2023-11-27 Tesla Shares Have Depreciated Because the Stock Market Is Tired of Promises - autoevolution

Tesla Shares Have Depreciated Because the Stock Market Is Tired of Promises

After the Q4 2021 earnings call, Tesla shares slid. The company lost more than $100 billion in value on a single day, which is equivalent to a BYD – or a Daimler plus a Nissan. Twitter was crammed with attempts to explain why that happened, mostly from people who have invested every single penny they have in Tesla stock.
Someone dressed as a robot presented Tesla Optimus at Tesla AI Day 15 photos
Photo: Tesla
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For these believers, the market did not understand how groundbreaking Optimus would be. If you missed it, that’s the name of Tesla’s humanoid robot. So far, all we have seen about it are CGIs and a person dancing with an Optimus fantasy suit on stage at Tesla AI Day.

Others prefer to think that the market just can’t see what a breakthrough FSD will be when it is ready. They are echoing Elon Musk during the earnings call. The Tesla CEO repeated this to exhaustion as if people were just too stupid to realize what a revolution “self-driving” cars would be.

What these analyses fail to grasp is that Elon Musk had promised an updated roadmap for Teslas products. In other words, they wanted to know about the Cybertruck, Semi, Roadster, and Tesla’s high-volume vehicle, which some still insist on calling Model 2 despite Musk’s denials about the name. Now, they have to deal with the Tesla CEO denying it is even under development.

The market was also waiting for a roadmap for the 4680 cells. Presented at Tesla Battery Day on September 22, 2020, they would be a true revolution. Ironically, Tesla shares also dropped right after that event: the company lost $50 billion in market cap on September 23, 2020. This was probably the first sign that people were not willing to believe Musk’s promises without solid evidence that they were attainable.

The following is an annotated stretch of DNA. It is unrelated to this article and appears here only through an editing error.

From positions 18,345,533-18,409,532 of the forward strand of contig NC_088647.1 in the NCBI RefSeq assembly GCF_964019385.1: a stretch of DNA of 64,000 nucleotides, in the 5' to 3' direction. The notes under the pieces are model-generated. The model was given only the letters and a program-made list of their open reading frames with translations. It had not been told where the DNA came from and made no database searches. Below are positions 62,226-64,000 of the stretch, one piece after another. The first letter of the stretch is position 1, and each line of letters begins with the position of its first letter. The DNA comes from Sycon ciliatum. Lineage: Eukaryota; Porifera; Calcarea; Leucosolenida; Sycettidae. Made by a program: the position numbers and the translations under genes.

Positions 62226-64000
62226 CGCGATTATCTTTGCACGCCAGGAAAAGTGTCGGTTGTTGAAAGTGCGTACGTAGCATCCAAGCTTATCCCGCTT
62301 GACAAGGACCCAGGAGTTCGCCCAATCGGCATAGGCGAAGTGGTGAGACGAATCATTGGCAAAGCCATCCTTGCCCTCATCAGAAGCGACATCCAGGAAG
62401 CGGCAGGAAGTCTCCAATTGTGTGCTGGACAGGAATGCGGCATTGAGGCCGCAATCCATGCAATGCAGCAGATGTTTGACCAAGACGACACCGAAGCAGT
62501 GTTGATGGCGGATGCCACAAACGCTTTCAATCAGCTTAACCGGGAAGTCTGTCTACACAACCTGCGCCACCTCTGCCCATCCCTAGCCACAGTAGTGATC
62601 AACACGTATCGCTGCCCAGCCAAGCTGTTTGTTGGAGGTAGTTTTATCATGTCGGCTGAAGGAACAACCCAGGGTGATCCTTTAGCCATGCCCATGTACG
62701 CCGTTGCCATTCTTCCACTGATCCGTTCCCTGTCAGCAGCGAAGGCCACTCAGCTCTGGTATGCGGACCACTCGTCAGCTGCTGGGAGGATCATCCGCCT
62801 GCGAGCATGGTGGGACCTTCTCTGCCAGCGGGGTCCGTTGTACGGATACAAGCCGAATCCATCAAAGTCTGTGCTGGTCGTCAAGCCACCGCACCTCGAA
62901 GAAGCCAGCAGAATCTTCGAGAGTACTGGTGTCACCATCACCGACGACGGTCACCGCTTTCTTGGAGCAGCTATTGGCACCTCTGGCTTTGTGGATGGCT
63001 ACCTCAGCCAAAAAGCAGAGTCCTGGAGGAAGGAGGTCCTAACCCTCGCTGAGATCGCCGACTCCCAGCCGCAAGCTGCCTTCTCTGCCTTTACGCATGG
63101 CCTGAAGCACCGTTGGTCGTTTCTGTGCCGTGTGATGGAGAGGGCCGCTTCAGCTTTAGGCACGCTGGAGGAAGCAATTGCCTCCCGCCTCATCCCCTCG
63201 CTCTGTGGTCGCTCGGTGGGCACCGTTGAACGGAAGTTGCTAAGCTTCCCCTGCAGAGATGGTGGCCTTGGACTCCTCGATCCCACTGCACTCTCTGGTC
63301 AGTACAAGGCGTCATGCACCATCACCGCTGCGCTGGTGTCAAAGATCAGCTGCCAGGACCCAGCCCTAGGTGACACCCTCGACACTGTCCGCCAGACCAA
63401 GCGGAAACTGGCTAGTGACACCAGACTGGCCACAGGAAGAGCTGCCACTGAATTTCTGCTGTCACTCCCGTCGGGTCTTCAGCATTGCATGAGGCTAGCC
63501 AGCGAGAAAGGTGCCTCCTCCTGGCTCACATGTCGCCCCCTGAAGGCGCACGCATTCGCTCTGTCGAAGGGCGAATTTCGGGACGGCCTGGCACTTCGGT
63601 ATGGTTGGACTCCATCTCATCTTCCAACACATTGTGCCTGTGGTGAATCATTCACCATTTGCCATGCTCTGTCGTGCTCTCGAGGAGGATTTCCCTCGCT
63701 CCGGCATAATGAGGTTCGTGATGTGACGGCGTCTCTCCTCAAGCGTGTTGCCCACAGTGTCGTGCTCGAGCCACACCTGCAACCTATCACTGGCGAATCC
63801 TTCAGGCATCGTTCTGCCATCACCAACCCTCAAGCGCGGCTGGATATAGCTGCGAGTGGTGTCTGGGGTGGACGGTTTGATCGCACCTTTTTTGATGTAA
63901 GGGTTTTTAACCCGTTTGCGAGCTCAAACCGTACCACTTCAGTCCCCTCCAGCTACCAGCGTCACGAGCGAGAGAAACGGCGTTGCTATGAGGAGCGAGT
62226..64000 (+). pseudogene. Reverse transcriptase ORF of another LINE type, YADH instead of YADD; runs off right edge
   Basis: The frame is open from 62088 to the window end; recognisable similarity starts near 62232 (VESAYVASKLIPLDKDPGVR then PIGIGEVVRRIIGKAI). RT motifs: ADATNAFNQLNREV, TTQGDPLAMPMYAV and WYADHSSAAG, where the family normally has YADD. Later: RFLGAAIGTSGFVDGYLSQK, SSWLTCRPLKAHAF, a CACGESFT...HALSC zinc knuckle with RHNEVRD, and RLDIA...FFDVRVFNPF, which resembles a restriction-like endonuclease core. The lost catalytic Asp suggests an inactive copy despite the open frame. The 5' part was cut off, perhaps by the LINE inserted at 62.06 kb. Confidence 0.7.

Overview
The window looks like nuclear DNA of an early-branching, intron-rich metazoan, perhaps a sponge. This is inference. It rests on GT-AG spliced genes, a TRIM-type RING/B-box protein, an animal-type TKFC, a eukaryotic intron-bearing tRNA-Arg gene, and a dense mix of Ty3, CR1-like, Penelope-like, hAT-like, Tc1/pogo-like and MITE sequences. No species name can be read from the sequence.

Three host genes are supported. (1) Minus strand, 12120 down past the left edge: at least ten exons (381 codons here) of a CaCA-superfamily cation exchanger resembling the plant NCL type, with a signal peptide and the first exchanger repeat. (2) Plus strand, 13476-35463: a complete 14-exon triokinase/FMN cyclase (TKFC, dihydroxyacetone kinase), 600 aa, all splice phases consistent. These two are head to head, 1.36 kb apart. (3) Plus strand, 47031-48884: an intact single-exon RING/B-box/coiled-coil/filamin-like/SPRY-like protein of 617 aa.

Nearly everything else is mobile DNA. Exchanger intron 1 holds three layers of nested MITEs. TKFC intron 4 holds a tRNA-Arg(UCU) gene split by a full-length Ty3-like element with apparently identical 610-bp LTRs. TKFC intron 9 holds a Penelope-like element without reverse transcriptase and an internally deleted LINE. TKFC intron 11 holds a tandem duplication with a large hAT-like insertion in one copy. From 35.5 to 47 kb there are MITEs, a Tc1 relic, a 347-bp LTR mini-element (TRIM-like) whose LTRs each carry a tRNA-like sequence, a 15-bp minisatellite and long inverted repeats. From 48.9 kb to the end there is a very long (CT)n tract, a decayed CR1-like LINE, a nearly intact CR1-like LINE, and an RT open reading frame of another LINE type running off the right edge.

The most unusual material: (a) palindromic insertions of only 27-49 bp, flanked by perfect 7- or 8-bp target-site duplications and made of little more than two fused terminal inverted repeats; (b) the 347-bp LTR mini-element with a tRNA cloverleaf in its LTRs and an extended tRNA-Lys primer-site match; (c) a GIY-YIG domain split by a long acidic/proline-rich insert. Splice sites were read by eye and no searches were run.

About these cells, Musk said they would enter mass production at Giga Austin with the Tesla Model Y made there. This vehicle will also have a structural battery pack. If that really happens, Musk will have beaten his last prediction for them to enter production lines.

On Tesla’s Q1 2021 earnings call, held on April 26, 2021, the Tesla CEO said the 4680 batteries were 12 to 18 months away from manufacturing at that point. In other words, Tesla vehicles would get them by April 2022 in the best-case scenario or by October 2022 in the worst one. If the first production Model Y units with them really leave Giga Austin in March, that’s one month earlier than what Musk predicted at that point.

That would be great news for the company apart from one detail: these first 4680 cells are made by Tesla. Panasonic – the company’s largest battery supplier – said it would only produce this format in 2023. The company said that “mass-producing them requires new techniques.” In other words, processes that will only be mature enough a year from now.

On top of that, Panasonic would not do so at Giga Nevada: production will happen in Japan. According to Nikkei Asia, the decision would have been taken because of a “U.S. snag.” The move to Japan would be to boost output at a low cost without compromising quality and safety. Yikes…

If Panasonic will not dare to produce these cells at this development point, why will Tesla? Has the company done all necessary testing to ensure these 4680 cells are safe? Is it confident they will be robust enough for the vehicles’ lifecycle? With Tesla’s record of quality control and testing, that’s something to worry about, especially when confronted with its “deliver now, fix later” policy.

In the end, the roadmap revealed that Tesla is just worried about expanding the production of its current vehicles. Summing up, there was no roadmap, only an attempt to put Tesla’s entire value on new promises: a humanoid robot that will start its career “moving parts around” Tesla factories, and a piece of software that would turn Teslas into robotaxis in 2015, 2016, 2017, 2018, 2019, 2020, 2021, 2022, and 2023 – so far.

Anyone genuinely looking for an explanation on why Tesla stock fell so sharply just has to look at the facts: what the company has pledged to do and what it has delivered. Tesla’s present market cap is based on perspectives, not on the current state of things. Losing as much value as two automakers that produce many more vehicles than Tesla on a single day shows how insane the stock market currently is. Above all, it shows Tesla needs to deliver more and promise less.
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About the author: Gustavo Henrique Ruffo
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Motoring writer since 1998, Gustavo wants to write relevant stories about cars and their shift to a sustainable future.
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